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Nissan Titan, King of Nissan Off-Roaders

We know an executive or two in Detroit who’d like to, but there’s really no denying that with the Titan, Nissan has finally built a real, competitive, full-size truck. We’ve tested it in our usual week-long way before; puttering around town, flying down freeways, and hauling whatever home-improvement detritus we’d been putting off dealing with for as long as the fleet was full of sports-cars and such. Now, though, we’ve had a chance to evaluate the 2006 Nissan Titan in a seriously harsh off-road environment-and as you’d expect, it proved to be an entirely different animal when released into the wild.

Our last Titan had an upscale, Infiniti-like interior-and a highway ride to match. It was as civilized, or more so, than any other full-size pickup we’ve ever reviewed. And it was powerful; the 5.6-liter V8 pumps out a considerable 305 horsepower and a class-leading 379 lb.-ft. of torque. None of this is meant to imply that the Titan didn’t seem tough-just that its real strength wasn’t required at the time.

Having run several Titans through the hills, boulder-strewn flats, and muddy ponds of the 900-acre Bridgeport Recreational Park, we can say we’ve finally explored the limits of the Titan’s robust, rugged nature.

We had fun doing it, too.

Under the Titan is a fully-boxed steel ladder frame, with 8 welded crossmembers. The enclosed framerails lend serious stiffness, and are matched by few competitors in the segment-the 8 crossmembers are matched by none. All this adds up to one serious stiff chassis-we were amazed at the utter lack of body flex or audible Torsional protest, even when we had the thing articulated in ways no experienced off-roader would probably have tried. Hooray for solid engineering-this is one pickup that won’t, even after 30 years of rough duty, exhibit that tell-tale “I’ve been abused” bend between the cab and bed.

Titans also boast Dana axles front and rear, plus variable-rate leaf springs in back and a double-wishbone front suspension. Rear-wheel-drive, four-wheel-drive high, and 4WD low are all selectable by a switch on the dash-as is a electronically-locking rear differential. Off-road prowess is further augmented by limited-slip at all four wheels, Rancho shocks, and class-beating 33-inch tires on 17″ alloys. Skid plates protect the delicate bits, and the pertinent numbers read an impressive 10.3 inches for ground clearance, 32 degrees for approach, and 28 for departure angle. Basically, there’s no factory-stock pickup on the market that can out-explore the Titan. We literally tried to get one hung up somewhere, or to make something break-and we could not. We crashed down onto loveseat-sized rocks, ran through footwell-deep water, and climbed hills that seemed sure to tip us over-and never once lost traction, stalled, or heard even the slightest “crack.”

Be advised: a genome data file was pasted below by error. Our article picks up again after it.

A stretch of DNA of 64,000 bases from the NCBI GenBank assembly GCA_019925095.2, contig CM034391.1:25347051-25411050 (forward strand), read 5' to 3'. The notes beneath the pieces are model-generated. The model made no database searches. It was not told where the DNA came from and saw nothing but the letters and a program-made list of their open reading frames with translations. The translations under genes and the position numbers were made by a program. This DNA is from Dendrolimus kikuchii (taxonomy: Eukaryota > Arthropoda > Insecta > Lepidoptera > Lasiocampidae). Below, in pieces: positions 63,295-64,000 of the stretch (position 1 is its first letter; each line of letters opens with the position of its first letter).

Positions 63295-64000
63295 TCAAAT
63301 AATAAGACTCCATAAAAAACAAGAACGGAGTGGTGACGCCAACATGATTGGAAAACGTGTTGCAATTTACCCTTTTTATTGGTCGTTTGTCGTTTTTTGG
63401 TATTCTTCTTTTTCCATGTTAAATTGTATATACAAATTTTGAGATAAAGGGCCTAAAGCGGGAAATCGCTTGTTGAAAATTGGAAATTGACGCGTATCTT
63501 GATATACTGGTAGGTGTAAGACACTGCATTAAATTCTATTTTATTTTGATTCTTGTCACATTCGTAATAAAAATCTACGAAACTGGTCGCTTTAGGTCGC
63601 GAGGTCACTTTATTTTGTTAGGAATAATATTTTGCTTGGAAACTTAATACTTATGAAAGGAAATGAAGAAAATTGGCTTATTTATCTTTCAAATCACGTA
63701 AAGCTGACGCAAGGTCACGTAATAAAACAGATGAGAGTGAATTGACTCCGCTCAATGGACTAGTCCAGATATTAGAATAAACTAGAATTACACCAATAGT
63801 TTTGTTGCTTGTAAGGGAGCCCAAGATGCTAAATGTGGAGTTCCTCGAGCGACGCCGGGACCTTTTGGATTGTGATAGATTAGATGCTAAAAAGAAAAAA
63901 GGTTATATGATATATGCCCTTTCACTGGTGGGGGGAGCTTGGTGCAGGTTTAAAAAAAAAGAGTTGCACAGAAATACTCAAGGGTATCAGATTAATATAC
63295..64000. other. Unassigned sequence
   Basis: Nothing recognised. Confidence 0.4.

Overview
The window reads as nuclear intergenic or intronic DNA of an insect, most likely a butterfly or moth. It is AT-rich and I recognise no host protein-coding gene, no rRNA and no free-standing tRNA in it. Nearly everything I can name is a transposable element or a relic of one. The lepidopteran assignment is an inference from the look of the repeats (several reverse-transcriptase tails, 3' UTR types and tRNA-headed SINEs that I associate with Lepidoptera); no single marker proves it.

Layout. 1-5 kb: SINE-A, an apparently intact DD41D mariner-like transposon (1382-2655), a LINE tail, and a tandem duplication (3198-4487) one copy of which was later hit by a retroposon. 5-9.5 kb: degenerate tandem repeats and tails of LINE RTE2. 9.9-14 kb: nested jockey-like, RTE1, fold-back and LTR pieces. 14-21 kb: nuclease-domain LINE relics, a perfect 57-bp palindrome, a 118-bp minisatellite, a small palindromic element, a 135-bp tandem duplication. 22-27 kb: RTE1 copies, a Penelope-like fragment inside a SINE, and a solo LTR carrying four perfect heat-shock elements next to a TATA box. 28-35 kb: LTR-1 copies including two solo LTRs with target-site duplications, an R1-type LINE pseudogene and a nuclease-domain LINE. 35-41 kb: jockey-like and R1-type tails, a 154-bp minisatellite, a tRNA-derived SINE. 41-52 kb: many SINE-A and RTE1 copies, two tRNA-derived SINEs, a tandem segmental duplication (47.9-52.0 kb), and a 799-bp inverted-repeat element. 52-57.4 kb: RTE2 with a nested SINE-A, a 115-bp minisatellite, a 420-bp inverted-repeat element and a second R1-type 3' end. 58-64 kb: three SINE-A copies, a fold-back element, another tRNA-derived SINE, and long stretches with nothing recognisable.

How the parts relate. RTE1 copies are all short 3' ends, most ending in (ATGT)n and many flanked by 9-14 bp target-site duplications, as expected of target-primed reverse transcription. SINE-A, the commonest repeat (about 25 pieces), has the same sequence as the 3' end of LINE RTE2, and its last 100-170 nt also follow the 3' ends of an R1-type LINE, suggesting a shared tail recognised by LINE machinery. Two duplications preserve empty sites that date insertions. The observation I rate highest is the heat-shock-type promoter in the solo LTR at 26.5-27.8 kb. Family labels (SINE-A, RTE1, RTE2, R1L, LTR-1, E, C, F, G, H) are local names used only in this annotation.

These days, though, all that would be pretty meaningless if the Titan’s interior didn’t rank as a nice place to be. Fortunately, this is also one comfortable, well-equipped truck-and thus should meet the expectations of American pickup-buyers who have lately come to expect living rooms on wheels. In fact, Titan boasts 126 cubic feet of interior space-more than any competitor. The rear doors open a convenient 168 degrees wide, and the seats back there split and fold in 60/40 fashion. Second-row head- and leg-room also bests all other pickups. Seating, too, is comfortable and sturdy-feeling, whether you’ve got the leather-equipped high-end model or the base-version cloth. And maybe best of all, in this high-tech era, the Titan can be had with a kickin’ six-disc Rockford Fosgate stereo and XM’s NavTraffic navigation system.

Even the bed has been thoughtfully engineered. The Utlilitrak rail system is much stronger and handier than similar cargo-tie-down setups we’ve seen. The bedside lock-box is pretty neat, too. Especially appreciated is the assisted tailgate, which is damped to avoid crashing down or agonizing lifting. A 12-volt outlet in the bed, a standard factory bed-liner, and entry lighting add to the convenience factor. With all that, the Titan still can tow an outstanding 9,500 pounds with the five-speed automatic tranny in Tow Mode! (Or 9,400 lbs. for Crew Cab models; the Tow Package, with trans temp gauge, is required, too.)

Since the Nissan Off-Road Experience was, after all, in Texas, Nissan also trucked (heh!) out a special Texas Titan model for us to check out. Making up a third of Titan sales in the Lone Star State, it features special star badging and floor mats, as well as chrome on the mirrors, step-rails, and unique 18″ rims. Note to Detroit: Nissan is NOT being subtle here; they want a slice of that last market!

Also of note: Flex Fuel Titans can run on renewable E85 fuel, and cost not a penny extra to buy.

A few more notes from our drive time with the Titans: Compared to the Frontier mid-size pickups also on hand, the bigger Titan is smoother, but somewhat less nimble. The locking rear diff really does provide excellent traction, and the optional Hill Descent Control (HDC) made even the scariest down-slopes idiot-proof. For all that stability, though, sideways action was just a flip of the 4WD/2WD switch away. We definitely enjoyed the Rockford Fosgate stereo, too-it not only kicks ass, but it’ll vibrate the heck out of yours if you’ve got the bass cranked up. Finally, we noted that the hard plastics Nissan used in a few interior spots were very good for cleaning up messes, but kinda bad for smacking your head on. (OK, maybe we shoulda had that seatbelt on.) Bottom line, the Nissan Titan is a seriously capable truck; not just in the day-to-day drone of everyday life, but in pretty much any part of the American outdoors. What more could you ask for?

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